SHERIDAN — Steve Butler and Spencer Kuzara met about three years ago through a mutual interest in computer programming. They began discussing ideas and occasionally worked together on projects.

Throughout their conversations, an idea emerged. Butler and Kuzara wanted more people to learn about and work together on technology and also to spread the word about computer science.

Phorge Makerspace, which began a few months ago, was the result. The nonprofit began in January under the name Wyoming STEM Lab but recently changed its name. Kuzara is the president and Butler is the vice president. The main goals of Phorge Makerspace are to connect professionals in fields like technology, manufacturing, software and engineering fields who have similar interests and to help educate the general public about computer science and coding.

Flood Marketing helped come up with the new name for the first organization of its kind in Sheridan.

“Instead of limiting the name to something strictly technological or scientific (generally speaking) we chose the word ‘forge,’ which at its basest meaning represents the act of making, shaping or creating,” Flood Marketing lead graphic designer Kristen Masters wrote in an email. “Forge being a fairly straightforward term, we wanted to take wordplay a bit further conceptually by adding a ‘ph’ in place of the ‘f’ — still phonetically correct, but now paying homage to the idea of the ‘maker’ even more symbolically through the persona of Hephaestus, the mythical Greek god of craftsmen, artisans and other ‘makers.’”

Phorge Makerspace hosted its first public meeting session under the new name Monday evening at the Sheridan County Fulmer Public Library. It was the first of 13 meetings that will take place every two weeks at the library. The meeting focused on a few 3-D models that people brought. Kuzara showed a Nintendo Entertainment System that he custom-made. Sheridan College student Ben Conklin showed off a rough version of a robotic arm that he was inspired to make after seeing Iron Man in an “Avengers” movie.

Phorge Makerspace is in its infancy and is currently a part-time effort for its administrators. Phorge has a seven-person steering committee but no physical location yet. Most of the meetings have taken place at the library during evenings or weekends, since everyone involved has full-time jobs elsewhere. Butler is the founder and CEO of Cypher Software — which began in June 2017 and makes software for IT providers —  where Kuzara works as a developer.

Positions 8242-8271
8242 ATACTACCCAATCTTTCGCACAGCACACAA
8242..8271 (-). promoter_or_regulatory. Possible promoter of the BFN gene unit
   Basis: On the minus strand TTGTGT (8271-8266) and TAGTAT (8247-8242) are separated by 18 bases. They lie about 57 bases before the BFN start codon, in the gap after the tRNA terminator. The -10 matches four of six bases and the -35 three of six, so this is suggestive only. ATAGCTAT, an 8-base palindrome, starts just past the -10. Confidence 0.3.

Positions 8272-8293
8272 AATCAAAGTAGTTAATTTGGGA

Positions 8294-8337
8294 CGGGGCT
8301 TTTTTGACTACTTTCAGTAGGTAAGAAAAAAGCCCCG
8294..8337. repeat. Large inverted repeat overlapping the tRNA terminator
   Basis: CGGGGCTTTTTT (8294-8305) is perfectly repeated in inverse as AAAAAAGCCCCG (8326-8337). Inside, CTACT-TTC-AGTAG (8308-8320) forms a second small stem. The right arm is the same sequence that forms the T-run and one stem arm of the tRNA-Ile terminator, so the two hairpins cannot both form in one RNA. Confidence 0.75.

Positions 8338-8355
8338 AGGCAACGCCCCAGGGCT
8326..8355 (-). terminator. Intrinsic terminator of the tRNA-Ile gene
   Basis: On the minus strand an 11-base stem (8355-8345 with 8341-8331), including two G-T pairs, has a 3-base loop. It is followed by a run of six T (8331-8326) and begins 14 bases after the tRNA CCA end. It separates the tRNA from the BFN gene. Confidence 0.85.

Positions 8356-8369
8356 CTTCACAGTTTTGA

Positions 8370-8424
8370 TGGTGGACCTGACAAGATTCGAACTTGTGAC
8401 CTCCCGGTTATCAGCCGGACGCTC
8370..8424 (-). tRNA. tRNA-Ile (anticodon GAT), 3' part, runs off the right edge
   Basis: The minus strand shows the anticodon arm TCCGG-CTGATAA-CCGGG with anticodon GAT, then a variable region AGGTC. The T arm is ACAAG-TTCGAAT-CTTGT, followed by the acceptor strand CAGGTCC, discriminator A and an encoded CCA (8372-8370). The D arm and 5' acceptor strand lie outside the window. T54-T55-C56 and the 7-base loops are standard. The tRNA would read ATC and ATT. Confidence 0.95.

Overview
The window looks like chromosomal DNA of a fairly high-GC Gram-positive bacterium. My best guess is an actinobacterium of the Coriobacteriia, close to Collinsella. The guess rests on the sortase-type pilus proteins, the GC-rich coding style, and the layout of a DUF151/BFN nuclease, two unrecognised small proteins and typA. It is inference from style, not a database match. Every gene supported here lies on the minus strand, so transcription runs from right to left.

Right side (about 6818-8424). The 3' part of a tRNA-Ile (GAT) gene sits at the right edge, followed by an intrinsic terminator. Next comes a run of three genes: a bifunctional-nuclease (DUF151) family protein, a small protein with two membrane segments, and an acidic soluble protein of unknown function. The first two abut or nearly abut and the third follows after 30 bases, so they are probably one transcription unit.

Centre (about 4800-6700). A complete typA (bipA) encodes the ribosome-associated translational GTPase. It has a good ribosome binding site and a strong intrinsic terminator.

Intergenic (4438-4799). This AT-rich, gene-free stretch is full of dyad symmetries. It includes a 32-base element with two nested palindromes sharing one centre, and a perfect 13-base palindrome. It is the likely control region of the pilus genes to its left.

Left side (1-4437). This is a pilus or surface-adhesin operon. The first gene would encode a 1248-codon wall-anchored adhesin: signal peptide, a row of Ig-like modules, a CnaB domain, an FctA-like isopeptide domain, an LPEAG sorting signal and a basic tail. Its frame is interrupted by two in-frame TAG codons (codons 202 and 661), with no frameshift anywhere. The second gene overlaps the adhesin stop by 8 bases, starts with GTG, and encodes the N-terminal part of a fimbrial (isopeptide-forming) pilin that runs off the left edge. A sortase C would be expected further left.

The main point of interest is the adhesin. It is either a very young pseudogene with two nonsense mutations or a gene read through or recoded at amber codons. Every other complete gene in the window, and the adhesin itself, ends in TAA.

Butler said it was tough to get interest initially but that Phorge slowly built a consistent following. The core group that has been at most of the meetings consists of about 10 people and includes Vacutech employees and Sheridan College machine tool students.

The group is focusing on education and community aspects before acquiring a physical space and looking seriously at funding. It plans to have a booth at upcoming Third Thursdays and will likely host a few introductory coding events.

Butler wants to change the mindset in Wyoming from hesitancy to encouragement in regards to these growing fields.

“I just want to see the whole mentality around this sort of thing change in Sheridan and Wyoming in general,” Butler said. “I’ve heard a lot of people say, ‘Oh, you can’t do that here,’ or, ‘It’s too hard to do in a place like this.’ I think that’s just wrong, so the best way to prove that is to do it.”

The makerspace idea is similar to some of the suggestions from Gov. Matt Mead’s Economically Needed Diversity Options for Wyoming. The ENDOW Executive Council recommended the creation of Startup: Wyoming to help build Wyoming’s entrepreneurial ecosystem and to directly invest more than $10 million in broadband access around the state, particularly in rural areas.

Moreover, the Wyoming Legislature approved a bill earlier this year that adds computer science and computational thinking to the state’s education requirements.

Butler is hoping to eventually broaden the company’s reach to Buffalo and possibly Gillette, where a makerspace already exists. But for now, the group is focusing on the Sheridan area.

Phorge Makerspace members see the organization as a meeting place for a Weatherby employee to receive training on utilizing 3-D tools, or a group of middle-schoolers to learn a coding language.

“With manufacturing coming in, we can kind of help manufacturers learn new things,” Butler said. “We can be a playground for some new technologies.”

A year from now, Butler hopes to have a physical location for the company, one or two full-time employees and a few regular classes and meetings.

“It’s probably pretty ambitious to say that we have a space and actually have some space for people to come and make things, but I think it’s doable,” Butler said. “We have a lot of people who are really motivated to get it done.” 

The organization is just getting started but is forging ahead into unchartered territory in Sheridan.